from the hallowed halls of academia, thoughts about history, etc.
07 December 2004
Graduate Students and Consumer Debt
A question I've been asking myself recently: what amount of debt is acceptable in the completion of a PhD program in the humanities?
An anonymous columnist in the Chronicle of Higher Education has asked just that question. As a PhD candidate in English at a midwestern research institution (OK, anonymity is really, really getting to me!) she started with $1000.00 in credit card debt and now, in her finishing stages, has no student loans but $11,000.00 in credit card debt.
Well, I started grad school with NO credit card debt and now have, um, somewhat more than that but less than our commentator. While I haven't ever spent money on silly things like $300.00 handbags, I just looked over my online credit card statement. Like the columnist, I have used my credit card to make ends meet.
First, I had to acquire an apartment in Cambridge, MA, in 2001. This meant having enough cash on hand to pay first, last, and finders' fees (usually equivalent to one month's rent). In my case, just getting the keys to my studio apartment with the leaky bathroom ceiling and chronic rodent problem cost $3000.00. Since then, most of my credit card outlay has been focused on keeping said apartment and feeding myself in the summers when Harvard either doesn't pay me or pays me peanuts. I don't have a car. I don't buy expensive clothes or shoes. I've thought of it all as the cost of getting my PhD, and someday when I have a tenure-track job at a small liberal arts college, I'll be able to pay off the debt.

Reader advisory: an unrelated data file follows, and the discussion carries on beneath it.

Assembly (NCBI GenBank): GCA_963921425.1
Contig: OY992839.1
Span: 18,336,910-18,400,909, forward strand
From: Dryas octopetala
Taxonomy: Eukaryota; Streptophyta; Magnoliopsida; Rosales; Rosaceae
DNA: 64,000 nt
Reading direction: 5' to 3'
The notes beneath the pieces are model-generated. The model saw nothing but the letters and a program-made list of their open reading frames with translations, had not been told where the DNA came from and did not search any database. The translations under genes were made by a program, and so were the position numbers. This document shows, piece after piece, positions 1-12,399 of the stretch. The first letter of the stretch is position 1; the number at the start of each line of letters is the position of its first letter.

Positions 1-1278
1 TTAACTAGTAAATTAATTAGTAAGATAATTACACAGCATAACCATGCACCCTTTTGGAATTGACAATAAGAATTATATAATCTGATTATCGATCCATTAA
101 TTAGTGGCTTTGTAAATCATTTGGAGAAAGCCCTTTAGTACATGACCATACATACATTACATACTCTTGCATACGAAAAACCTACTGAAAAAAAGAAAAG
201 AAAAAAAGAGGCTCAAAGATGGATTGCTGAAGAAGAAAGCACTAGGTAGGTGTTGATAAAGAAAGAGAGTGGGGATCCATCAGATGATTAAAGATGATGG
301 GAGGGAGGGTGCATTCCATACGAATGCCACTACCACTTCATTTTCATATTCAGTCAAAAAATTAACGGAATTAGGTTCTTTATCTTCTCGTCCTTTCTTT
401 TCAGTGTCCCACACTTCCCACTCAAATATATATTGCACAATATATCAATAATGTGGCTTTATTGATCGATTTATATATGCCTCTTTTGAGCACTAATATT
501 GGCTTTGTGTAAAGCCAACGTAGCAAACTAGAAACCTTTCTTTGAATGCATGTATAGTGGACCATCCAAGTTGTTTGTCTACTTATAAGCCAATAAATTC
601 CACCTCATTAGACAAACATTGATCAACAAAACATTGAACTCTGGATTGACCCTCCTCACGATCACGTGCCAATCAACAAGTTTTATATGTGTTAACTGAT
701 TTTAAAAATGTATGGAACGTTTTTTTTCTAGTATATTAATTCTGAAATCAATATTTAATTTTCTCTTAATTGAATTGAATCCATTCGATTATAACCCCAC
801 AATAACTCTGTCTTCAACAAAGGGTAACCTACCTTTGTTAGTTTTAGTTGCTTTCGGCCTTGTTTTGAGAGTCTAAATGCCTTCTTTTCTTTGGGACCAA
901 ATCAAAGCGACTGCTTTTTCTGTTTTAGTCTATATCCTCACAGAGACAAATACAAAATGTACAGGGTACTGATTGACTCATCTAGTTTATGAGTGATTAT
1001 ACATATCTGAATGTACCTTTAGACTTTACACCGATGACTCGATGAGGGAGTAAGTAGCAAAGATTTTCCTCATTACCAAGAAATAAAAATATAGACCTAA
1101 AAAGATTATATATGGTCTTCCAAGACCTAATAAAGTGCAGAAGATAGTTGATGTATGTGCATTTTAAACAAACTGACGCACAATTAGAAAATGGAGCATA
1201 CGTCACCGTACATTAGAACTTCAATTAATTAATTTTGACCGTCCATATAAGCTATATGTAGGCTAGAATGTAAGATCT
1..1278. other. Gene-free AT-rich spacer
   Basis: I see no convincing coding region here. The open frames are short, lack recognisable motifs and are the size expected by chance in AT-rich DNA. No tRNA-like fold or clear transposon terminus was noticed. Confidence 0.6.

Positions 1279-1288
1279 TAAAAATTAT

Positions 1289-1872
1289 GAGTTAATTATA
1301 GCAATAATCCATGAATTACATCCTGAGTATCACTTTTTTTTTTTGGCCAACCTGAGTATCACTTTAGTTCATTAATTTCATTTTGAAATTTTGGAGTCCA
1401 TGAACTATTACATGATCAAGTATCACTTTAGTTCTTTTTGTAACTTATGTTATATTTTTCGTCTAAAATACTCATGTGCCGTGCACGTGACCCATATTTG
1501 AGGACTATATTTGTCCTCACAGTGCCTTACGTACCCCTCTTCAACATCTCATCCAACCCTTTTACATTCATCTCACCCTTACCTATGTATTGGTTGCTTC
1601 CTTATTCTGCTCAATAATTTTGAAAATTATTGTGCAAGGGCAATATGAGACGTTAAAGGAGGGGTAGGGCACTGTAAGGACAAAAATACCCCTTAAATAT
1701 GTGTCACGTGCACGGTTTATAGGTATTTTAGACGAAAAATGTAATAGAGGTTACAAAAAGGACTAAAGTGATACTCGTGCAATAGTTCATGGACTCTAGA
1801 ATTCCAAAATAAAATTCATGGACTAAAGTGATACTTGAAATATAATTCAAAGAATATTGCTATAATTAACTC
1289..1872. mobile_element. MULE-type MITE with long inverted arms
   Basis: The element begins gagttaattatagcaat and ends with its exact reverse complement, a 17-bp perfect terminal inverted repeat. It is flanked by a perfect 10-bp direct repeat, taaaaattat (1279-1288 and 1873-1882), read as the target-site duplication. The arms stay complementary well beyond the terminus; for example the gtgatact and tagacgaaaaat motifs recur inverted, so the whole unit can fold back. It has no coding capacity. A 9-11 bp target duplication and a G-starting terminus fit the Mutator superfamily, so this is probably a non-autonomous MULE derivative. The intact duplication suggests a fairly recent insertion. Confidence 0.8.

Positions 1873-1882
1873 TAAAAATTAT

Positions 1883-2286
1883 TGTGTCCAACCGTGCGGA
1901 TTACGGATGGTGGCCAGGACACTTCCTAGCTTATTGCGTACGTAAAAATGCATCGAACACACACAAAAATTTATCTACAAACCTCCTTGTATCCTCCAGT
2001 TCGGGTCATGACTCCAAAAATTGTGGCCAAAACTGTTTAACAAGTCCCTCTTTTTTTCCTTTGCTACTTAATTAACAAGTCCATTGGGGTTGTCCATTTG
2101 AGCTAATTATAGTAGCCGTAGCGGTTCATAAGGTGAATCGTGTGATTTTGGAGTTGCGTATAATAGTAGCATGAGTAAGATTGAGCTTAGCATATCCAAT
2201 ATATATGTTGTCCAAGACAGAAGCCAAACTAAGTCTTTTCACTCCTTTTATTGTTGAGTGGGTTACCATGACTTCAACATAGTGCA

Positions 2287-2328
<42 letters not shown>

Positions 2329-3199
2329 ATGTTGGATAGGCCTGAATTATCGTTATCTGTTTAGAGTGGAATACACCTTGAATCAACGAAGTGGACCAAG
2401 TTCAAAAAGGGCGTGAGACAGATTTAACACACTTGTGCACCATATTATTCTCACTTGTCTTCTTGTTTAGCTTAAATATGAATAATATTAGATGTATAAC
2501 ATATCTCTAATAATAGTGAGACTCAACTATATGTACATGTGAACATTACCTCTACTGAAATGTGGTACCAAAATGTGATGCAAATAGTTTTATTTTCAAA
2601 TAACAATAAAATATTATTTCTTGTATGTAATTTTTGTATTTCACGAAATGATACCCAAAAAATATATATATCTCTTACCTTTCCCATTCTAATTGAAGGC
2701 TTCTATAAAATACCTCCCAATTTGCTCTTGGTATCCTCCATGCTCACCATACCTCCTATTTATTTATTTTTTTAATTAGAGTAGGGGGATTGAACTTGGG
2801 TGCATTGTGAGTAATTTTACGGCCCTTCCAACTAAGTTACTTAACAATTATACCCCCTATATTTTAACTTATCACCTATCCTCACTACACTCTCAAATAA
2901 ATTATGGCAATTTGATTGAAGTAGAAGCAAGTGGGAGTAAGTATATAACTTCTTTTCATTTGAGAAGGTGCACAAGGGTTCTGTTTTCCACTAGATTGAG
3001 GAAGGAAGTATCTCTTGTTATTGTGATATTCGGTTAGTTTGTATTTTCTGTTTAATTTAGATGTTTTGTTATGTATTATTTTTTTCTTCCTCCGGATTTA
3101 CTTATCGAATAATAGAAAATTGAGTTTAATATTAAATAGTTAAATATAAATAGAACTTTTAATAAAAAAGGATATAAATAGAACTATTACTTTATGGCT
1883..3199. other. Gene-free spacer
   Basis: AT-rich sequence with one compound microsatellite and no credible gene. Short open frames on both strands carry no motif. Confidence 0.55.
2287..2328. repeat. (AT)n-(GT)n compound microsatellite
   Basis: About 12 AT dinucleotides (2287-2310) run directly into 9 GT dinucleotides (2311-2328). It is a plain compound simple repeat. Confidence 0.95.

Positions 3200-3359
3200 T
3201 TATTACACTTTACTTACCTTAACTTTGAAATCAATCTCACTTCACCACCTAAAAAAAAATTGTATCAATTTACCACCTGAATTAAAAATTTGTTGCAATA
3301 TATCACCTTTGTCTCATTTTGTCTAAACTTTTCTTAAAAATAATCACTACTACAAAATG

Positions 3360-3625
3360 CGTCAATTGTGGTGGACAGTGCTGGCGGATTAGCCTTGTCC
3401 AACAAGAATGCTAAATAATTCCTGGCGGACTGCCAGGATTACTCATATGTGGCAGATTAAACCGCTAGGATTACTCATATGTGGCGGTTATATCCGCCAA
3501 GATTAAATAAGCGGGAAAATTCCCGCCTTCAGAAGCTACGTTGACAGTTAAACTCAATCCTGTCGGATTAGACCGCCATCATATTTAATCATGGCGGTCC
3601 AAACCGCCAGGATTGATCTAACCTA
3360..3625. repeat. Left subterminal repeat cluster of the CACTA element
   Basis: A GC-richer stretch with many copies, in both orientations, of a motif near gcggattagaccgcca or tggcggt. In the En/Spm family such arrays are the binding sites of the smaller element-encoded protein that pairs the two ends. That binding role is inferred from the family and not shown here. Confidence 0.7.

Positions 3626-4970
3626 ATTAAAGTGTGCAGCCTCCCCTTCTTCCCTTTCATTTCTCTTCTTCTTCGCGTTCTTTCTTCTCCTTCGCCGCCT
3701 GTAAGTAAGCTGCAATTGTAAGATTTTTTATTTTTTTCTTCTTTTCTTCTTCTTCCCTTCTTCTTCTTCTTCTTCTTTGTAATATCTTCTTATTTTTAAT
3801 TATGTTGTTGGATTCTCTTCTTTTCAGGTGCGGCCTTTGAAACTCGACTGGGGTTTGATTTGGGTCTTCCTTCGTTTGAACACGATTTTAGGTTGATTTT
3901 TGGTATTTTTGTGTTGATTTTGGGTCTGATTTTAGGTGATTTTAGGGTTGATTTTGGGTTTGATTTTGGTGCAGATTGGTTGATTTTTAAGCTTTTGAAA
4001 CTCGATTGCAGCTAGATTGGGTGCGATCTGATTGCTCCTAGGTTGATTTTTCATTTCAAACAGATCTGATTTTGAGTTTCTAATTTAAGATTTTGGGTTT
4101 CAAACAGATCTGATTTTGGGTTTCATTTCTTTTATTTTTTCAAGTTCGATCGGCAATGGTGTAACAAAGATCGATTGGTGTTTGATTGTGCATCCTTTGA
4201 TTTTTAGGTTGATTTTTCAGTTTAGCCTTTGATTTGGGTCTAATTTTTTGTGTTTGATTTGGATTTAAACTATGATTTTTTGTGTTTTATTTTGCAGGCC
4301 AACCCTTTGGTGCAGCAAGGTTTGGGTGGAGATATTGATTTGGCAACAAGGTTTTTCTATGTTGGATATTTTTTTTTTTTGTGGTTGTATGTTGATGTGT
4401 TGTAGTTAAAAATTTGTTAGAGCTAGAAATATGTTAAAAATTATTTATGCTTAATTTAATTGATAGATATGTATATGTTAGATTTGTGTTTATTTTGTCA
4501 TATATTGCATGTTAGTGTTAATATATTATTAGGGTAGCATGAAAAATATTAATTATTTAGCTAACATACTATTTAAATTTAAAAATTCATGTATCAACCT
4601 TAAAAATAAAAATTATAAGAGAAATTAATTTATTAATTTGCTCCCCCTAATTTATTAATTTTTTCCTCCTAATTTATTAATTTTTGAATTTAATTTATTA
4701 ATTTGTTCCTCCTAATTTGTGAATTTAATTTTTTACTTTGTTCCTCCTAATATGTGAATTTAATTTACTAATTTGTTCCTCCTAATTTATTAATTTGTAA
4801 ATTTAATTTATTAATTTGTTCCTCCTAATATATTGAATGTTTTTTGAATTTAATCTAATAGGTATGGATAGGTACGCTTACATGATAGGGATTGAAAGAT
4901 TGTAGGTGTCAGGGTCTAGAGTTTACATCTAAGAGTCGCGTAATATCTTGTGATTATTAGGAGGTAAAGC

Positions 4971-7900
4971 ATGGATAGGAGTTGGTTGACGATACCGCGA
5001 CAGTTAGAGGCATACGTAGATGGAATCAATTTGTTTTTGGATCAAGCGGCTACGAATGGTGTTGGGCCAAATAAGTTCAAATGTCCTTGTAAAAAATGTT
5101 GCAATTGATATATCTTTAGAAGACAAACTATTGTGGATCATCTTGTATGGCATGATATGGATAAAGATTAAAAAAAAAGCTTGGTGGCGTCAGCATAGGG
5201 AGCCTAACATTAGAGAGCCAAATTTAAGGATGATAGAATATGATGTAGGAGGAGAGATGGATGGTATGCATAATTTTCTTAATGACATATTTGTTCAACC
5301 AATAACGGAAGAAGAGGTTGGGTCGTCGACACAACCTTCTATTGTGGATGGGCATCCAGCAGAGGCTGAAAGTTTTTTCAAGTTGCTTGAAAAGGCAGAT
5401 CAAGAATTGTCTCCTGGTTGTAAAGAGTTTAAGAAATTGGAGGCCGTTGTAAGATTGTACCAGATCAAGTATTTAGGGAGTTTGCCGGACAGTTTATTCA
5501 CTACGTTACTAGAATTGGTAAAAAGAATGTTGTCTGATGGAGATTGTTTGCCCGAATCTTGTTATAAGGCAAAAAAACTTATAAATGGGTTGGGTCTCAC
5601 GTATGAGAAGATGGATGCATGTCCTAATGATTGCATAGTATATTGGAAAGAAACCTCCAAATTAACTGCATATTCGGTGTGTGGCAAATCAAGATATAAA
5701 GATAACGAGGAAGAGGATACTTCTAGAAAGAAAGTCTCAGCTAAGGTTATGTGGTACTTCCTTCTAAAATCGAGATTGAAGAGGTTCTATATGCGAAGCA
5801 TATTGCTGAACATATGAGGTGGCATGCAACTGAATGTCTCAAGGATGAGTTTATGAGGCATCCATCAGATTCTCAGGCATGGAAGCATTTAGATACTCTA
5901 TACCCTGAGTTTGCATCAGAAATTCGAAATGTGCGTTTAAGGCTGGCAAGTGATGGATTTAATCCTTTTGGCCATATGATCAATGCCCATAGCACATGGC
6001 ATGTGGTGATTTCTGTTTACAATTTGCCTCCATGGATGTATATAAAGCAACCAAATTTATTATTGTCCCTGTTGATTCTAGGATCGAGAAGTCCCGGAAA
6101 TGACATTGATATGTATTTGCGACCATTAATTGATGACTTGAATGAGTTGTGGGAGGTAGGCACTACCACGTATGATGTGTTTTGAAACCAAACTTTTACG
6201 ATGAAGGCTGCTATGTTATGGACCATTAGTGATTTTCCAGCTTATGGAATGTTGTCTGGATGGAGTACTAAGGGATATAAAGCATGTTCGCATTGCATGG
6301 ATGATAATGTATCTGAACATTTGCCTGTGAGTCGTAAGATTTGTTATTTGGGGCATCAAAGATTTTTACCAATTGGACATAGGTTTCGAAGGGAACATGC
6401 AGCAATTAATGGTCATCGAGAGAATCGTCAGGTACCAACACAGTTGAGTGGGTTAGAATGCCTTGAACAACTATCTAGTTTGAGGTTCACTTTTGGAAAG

This rosy little picture looks less rosy, of course, when one considers that I will not finish in June 2005 (few historians finish in five years). That means I have at least another year--a year in which Harvard will cease to consider me for financial aid. Yes, that's right: next year, I face the prospect of paying Harvard tuition, so I can stay at Harvard and do grunt grad student teaching jobs.
Presumably, that step would also require some loans and further leaning on the credit card in order to survive. (All this will be moot if I get a finishing fellowship. IF. And that story is another blog for another day.)
And when I finish, my compensation for a teaching job could be spectacularly LOW. Castleton State College just posted a job with a 4/4 load starting at 26,4K and maxing out at 34,8K.
It seems that graduate students who stick to a tight budget and accept abject poverty and debt as the price for acquiring the coveted degree (and that would be most of us) are stuck: poverty and debt before the degree, poverty and debt after the degree. And I'm saying this from a university acknowledged to be at the top of the heap in funding and opportunity.
Academic institutions need to do three things: 1. admit fewer graduate students, 2. fully fund those students they do admit on a 12-month cycle for at least five years and probably seven, taking into account higher costs of living in cities, and 3. they need to pay professors more than 30K a year.
Yep, I know it's a pipe dream. But it is still worth thinking about.